By James Langan
Early in the first quarter of the Olympic semi-final game between Australia and Serbia, Fran Fraschilla described a conversation he had with Will Barton of the Denver Nuggets. Barton told Fraschilla that he and his teammates refer to Nikola Jokić as the “Third Gasol,” which is high praise for a former second round pick who has all of one NBA season under his belt. However, anyone who has seen Jokić play would be remiss not to notice the similarities he shares with the Gasol brothers. For years, the Gasol brothers have become NBA fixtures. Both are 7 footers with a skilled low post game and excellent passing ability who have found success despite lacking the elite athleticism of NBA counterparts such as DeAndre Jordan and Dwight Howard.
As the 41st pick in the 2014 NBA draft, Nikola Jokić was little more than an afterthought whose NBA ceiling was most likely viewed as that of an end of the rotation big man. But fast forward two years and Jokić is an NBA darling coming of a season where he was one of the league’s biggest surprises, finishing 3rd in the rookie of the year voting behind all-around stud Karl Anthony-Towns and New York hype machine Kristaps Porzingis. The surprises didn’t end with the rookie of the year voting, but also extended to the analytics community where advanced statistics rated Jokić as not just one of the best rookies in the league, but one of the best players in the league. Jokić finished 9th overall in ESPN Real Plus Minus (RPM) and 1st among centers. But that’s not all; Jokić finished in the top ten among centers in PER, Assist Ratio, and top fifteen in Estimated Wins Added despite playing the fewest minutes out of any player in the top 20. When breaking down Jokić’s game it is not hard to see why advanced statistics view him so favorable. On the offensive end, Jokić is a skilled finisher with range out to the 3-point line and his passing ability for a 21-year old big man is almost unfair.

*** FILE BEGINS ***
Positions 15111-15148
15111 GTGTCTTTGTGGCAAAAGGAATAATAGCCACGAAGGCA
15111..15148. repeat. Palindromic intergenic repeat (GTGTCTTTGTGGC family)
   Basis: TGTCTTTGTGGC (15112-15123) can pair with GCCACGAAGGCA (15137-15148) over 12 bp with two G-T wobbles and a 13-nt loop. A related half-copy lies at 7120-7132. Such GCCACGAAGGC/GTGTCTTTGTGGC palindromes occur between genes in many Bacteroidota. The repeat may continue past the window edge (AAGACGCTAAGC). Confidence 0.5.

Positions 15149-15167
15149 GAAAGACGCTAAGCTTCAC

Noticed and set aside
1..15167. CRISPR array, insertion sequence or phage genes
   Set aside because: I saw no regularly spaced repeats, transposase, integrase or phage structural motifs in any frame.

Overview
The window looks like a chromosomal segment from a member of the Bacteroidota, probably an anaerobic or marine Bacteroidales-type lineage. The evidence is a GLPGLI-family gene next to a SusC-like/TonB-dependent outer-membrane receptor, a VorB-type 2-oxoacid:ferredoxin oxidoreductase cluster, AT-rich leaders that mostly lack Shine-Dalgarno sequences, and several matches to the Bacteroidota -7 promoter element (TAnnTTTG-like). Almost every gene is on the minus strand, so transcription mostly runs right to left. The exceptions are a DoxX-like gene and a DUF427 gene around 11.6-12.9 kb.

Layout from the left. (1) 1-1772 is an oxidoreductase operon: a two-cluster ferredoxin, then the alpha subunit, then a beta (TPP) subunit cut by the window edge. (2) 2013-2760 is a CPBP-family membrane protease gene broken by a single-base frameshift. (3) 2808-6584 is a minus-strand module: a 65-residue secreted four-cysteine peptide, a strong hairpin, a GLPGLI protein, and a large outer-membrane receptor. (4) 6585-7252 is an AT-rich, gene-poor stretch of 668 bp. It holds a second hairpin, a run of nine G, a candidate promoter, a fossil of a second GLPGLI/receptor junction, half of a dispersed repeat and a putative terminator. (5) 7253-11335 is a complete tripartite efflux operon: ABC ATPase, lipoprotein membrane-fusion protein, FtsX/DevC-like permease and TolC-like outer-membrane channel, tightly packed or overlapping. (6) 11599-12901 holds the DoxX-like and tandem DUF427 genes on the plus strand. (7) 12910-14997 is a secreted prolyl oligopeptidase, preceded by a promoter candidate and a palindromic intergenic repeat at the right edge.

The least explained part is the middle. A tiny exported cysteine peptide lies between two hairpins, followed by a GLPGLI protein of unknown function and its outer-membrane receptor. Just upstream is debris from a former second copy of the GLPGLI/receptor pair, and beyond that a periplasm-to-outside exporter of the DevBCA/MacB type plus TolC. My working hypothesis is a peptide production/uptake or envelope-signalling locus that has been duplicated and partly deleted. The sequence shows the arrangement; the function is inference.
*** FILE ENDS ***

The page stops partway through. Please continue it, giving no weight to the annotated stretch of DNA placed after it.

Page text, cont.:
Whether on the move, in the paint, posting up, or rolling to the rim, Jokić drops smart and dazzling passes all over the court. He is truly a complete package on the offensive end where he should become a fulcrum of the Nuggets offense for years to come.
Standing at 6’11 with a 7’3 wingspan Jokić, has the size to be an NBA-level rim protector. Jokić may not be the most mobile big man in the world, but he does have enough mobility to be a good defensive big man if he plays with intelligence. In that regard, Jokić’s defensive positioning wasn’t perfect in his rookie year, but that is of minimal concern as all rookies struggle learning NBA level rotations and positioning. Jokić’s main concern outside of his experience is his strength. Jokić’s has a very thin frame meaning he can be bullied in the paint by stronger big men. This often leads to Jokić posting up far outside the paint and struggling in the post on defense. As with his positioning, Jokić has time on his side as he is still just 21 and has plenty of time to strengthen his body.
All in all, Jokić is a rising star in the league. He, along with Towns and Porzingis, offers a glimpse at what the modern NBA big will look like. If his development continues, the Nuggets can expect to have a player on the level of the Gasol brothers for the next decade.